Lawrence Batley Theatre’s Locked Down. Locked In. But Living
Studio Wayne McGregor: Locked Down
Northern Ballet: Locked In
Gary Clarke Company: But Living
Streamed from Huddersfield, Lawrence Batley Theatre
28 September – 18 October 2020.
As tentative steps continue to get the dance world back on its feet, the Lawrence Batley Theatre in Huddersfield has asked three companies to embrace the possibilities of lockdown with a trio of filmed works.
Jordan James Bridge of Studio Wayne McGregor has created the 11-minute solo piece Locked Down, made on Izzac Carroll. Striking in vest top and pants, shaven-headed and brandishing nail polish and big rings, Carroll draws attention to the much-missed sensation of touch, running his hands over his body, curling and stretching in a search for comfort on a pared-down and sensuously red-lit stage. The camera work is close, jittery with jump cuts and blends. A switch in tempo and music leads us to follow him outside to the impressive courtyard of the theatre, a former Methodist chapel. Bridge’s choreography now lends him a slow, luxuriant grace, tiny circles of the wrist expanding into sweeping circles of legs and arms as a sense of escape permeates the piece.
Daniel De Andrade’s Locked In, for Northern Ballet, employs four dancers in a palette of black, white and grey, and camera trickery that sees them duplicated into 12 figures viewed from on high in the courtyard, and gently fading, as though they are ethereal presences. Connection – once taken for granted, now precious – is the theme running through these 24 minutes, as Sean Bates, Sara Chun, Mlindi Kulashe and Matthew Topliss respond to each other’s movements without touching, one often carrying on another’s move. The film switches to black and white as the quartet, stripped of free will, are pulled back by an invisible force through the theatre to the auditorium. Each dancer’s subsequent solo seems to represent a lamentation for what is lost: Bates’s slow classicism; Kulashe’s release of coiled energy; Chun’s pointework highlighting both strength and vulnerability. Music by Olafur Arnolds, Arvo Part, the polyphonic Corsican singing of A Filetta emphasises the mournful tone.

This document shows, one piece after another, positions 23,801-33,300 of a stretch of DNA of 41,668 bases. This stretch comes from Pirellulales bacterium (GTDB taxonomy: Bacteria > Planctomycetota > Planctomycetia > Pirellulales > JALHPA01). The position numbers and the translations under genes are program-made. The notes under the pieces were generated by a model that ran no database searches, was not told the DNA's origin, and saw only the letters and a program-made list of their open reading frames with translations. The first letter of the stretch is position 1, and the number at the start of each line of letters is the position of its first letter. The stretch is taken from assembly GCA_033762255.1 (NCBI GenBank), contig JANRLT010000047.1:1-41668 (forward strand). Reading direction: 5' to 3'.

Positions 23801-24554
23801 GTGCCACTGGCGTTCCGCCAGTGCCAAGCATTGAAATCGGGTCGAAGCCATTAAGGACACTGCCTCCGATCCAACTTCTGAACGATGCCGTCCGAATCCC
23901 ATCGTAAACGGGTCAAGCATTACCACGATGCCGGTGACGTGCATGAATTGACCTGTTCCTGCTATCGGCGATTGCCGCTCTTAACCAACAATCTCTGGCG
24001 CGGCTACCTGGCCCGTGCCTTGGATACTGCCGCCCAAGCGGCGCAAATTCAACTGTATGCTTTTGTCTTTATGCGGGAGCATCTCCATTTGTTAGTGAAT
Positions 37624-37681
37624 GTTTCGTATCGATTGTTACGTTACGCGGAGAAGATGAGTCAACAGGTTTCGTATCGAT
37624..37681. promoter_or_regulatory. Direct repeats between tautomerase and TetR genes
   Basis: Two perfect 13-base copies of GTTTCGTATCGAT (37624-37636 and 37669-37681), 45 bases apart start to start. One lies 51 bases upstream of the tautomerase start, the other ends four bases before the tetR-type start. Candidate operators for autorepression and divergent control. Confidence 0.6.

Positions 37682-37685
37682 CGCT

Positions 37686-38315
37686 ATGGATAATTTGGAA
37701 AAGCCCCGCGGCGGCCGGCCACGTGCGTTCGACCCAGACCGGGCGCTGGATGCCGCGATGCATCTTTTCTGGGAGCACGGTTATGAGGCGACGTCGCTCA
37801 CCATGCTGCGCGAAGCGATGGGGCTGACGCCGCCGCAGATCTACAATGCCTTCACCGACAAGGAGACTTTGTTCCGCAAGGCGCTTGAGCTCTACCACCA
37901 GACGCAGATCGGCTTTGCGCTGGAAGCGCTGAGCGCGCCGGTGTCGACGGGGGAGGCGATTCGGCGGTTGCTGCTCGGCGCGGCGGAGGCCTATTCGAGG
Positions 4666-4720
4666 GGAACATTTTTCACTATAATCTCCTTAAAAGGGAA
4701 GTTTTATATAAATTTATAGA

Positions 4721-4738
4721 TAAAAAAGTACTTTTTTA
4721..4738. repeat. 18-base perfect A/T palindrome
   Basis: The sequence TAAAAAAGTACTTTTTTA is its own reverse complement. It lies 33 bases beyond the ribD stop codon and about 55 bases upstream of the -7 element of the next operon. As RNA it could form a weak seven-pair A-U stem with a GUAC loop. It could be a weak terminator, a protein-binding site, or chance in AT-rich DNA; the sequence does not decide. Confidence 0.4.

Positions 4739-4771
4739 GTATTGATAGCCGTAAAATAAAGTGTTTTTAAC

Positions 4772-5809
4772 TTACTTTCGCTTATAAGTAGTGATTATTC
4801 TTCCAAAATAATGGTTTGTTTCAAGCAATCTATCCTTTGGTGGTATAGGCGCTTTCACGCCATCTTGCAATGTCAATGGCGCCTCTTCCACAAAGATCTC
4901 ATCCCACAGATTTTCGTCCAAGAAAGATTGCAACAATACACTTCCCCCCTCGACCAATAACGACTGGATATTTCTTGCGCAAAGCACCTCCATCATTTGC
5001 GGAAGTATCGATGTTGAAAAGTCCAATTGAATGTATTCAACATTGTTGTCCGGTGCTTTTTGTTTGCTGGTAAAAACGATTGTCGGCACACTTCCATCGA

In contrast, Gary Clarke’s But Living has huge fun with the madness of modern times. Inspired by a 1903 film of Alice in Wonderland, he uses old-fashioned intertitles and an approximation of wobbly black-and-white film stock for his tale of a man (Gary Coward) alone in his shabby flat confronted with a demonic-looking White Rabbit (Gary Hartley Farrar) and tumbles down a metal-spiral-staircase-cum-rabbit-hole into a world of confusion and scrambling panic. Clarke’s robust, witty choreography links a series of vignettes: Coward slumped in an armchair in front of endless telly, hoarding pennies and tin cans, playing “track and chase” with the chuckling rabbit, ostentatiously clapping, and pressing himself to the window in desperation. Switching from soldier in the “war” on an unseen enemy, to a sad figure celebrating a solitary birthday, he’s reduced to hooking his fingers into the sides of his mouth to stretch out a smile. The Grimethorpe Colliery Band’s rendition of Dial M for Hitchcock adds to the propulsive force of a darkly humorous take on our current crisis.